Career as a Pharmacy Technician

Learn about your daily duties and responsibilities as a pharmacy technician.

The Basics

What you’ll do: Pharmacy technicians work closely with licensed pharmacists to ensure safe and accurate handling of patient prescriptions. You’ll assist with counting pills, measuring medications, labeling products and verifying prescriptions from doctors. With patients, you’ll accept payments, process and track insurance claims, and maintain patient records.

Where you’ll work: Pharmacies, including those in grocery and drug stores; hospitals.

Degree you’ll need to practice: High school diploma; some states require postsecondary certificates.

Median annual salary: $29,810*

Job Environment

As a pharmacy technician, you’ll be the liaison between pharmacists and patients. Primarily, you’ll count and measure medications, package them and verify that packages have the correct contents. Your pharmacist must review all prescriptions before they’re dispensed. If a customer has a question about the medication or health matters, you’ll refer them to the pharmacist.

In a hospital environment, you may prepare a greater variety of medications, including intravenous medications. Part of your job may involve making rounds and giving medications to patients at appropriate times.

Career Advancement

Employment prospects for pharmacy technicians are strong through 2022, due to advances in pharmaceutical research and to an aging population. Technicians with formal training, who work in retail settings, may have the best prospects.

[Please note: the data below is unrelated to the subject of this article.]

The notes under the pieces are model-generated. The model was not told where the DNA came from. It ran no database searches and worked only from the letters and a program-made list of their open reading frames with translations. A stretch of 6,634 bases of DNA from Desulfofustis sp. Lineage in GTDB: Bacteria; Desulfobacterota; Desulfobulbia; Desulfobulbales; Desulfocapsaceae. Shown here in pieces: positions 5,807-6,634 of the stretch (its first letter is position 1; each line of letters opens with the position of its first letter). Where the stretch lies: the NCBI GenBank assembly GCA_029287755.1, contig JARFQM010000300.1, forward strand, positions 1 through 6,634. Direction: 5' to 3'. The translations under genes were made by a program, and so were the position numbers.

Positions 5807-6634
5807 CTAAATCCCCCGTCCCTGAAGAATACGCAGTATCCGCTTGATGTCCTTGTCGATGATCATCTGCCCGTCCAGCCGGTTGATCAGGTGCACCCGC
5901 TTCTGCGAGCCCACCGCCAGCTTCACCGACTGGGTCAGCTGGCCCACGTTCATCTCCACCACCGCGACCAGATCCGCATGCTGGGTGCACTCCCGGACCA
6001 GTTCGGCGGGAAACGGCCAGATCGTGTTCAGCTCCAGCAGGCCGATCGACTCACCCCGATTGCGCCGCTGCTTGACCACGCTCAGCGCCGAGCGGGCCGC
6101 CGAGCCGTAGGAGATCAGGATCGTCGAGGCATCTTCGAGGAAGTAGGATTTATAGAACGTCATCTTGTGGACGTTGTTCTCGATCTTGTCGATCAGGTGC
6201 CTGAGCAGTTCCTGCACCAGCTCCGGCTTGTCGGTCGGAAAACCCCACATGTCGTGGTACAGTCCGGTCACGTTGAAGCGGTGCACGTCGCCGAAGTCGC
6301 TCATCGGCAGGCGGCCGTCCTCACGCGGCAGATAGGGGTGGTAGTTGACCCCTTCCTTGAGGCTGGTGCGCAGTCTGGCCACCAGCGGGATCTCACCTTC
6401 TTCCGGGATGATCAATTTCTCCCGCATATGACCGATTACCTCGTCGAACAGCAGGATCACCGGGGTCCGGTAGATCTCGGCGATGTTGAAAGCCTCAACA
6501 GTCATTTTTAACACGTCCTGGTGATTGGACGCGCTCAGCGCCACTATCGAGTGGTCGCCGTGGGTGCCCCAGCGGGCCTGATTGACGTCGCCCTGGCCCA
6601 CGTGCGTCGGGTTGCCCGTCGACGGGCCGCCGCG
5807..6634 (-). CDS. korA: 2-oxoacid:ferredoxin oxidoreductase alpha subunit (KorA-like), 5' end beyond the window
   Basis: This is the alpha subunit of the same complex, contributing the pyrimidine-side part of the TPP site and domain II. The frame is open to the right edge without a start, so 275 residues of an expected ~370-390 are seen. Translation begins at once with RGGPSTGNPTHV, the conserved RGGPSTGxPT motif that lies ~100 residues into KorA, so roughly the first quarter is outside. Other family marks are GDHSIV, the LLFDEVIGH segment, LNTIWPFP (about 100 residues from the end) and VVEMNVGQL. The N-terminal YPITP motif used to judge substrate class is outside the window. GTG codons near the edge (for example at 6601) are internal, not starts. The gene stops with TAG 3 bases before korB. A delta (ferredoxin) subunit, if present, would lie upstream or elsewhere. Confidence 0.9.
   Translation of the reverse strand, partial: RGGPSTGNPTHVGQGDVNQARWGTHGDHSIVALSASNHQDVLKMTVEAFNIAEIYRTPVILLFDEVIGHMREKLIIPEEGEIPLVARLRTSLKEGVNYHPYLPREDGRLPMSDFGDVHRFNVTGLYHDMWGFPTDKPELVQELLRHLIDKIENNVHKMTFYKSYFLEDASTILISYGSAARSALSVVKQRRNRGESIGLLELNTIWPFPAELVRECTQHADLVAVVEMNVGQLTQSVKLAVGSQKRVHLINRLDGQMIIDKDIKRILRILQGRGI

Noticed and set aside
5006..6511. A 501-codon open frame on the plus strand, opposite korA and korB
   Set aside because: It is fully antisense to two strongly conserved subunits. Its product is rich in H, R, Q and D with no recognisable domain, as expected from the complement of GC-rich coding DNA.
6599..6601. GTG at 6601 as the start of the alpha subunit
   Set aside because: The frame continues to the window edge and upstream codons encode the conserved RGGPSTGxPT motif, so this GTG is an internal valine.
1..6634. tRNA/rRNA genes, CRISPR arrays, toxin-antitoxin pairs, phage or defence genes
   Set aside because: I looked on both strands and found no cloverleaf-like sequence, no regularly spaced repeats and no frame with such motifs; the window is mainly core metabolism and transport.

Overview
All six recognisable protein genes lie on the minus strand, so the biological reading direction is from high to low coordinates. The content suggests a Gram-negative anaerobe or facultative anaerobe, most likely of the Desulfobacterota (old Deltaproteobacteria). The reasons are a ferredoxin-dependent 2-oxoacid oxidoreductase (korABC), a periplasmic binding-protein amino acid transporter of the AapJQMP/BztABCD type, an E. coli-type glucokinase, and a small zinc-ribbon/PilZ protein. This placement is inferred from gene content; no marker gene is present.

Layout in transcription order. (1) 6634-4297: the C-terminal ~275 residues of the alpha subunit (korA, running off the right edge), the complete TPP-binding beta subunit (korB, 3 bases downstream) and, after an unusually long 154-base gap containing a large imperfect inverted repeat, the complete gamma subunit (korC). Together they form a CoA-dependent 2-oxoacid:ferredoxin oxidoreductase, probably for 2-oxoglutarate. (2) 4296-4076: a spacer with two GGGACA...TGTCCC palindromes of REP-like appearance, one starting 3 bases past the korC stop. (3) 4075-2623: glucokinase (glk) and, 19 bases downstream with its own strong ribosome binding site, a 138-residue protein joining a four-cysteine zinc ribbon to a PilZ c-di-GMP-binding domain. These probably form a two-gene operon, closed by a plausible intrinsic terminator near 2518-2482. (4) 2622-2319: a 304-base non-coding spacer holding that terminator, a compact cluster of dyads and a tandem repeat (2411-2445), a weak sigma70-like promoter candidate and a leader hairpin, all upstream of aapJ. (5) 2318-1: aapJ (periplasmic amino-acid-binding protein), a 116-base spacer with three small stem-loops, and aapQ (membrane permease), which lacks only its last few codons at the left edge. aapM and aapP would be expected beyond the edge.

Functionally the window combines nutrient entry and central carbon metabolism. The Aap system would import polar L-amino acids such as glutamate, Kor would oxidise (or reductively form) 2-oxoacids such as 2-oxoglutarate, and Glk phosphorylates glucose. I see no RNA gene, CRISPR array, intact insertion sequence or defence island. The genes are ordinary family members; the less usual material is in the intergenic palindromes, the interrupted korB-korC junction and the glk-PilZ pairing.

Although certification isn’t required by every state, becoming certified as a pharmacy technician may improve your job options. Many employers will pay for their technicians to take a certification exam. Check with your state’s requirements and the Pharmacy Technician Certification Board (PTCB) and the National Healthcareer Association (NHA).

If you enjoy working in the pharmacy, you may wish to advance in the medical field by pursuing pharmacist training. Becoming a pharmacist requires earning a Doctor of Pharmacy (Pharm.D.) degree from an accredited school, the passing of exams and licensure.

Source: U.S. Bureau of Labor Statistics 2016-17 Occupational Outlook Handbook; Pharmacy Technicians.

*The salary information listed is based on a national average, unless noted. Actual salaries may vary greatly based on specialization within the field, location, years of experience and other factors. National long-term projections of employment growth may not reflect local and/or short-term economic or job conditions, and do not guarantee actual job growth.

FIND A SCHOOL TODAY

Tell us a little about yourself and we’ll connect you with schools that offer pharmacy technician degree programs.

Pin It on Pinterest

Share This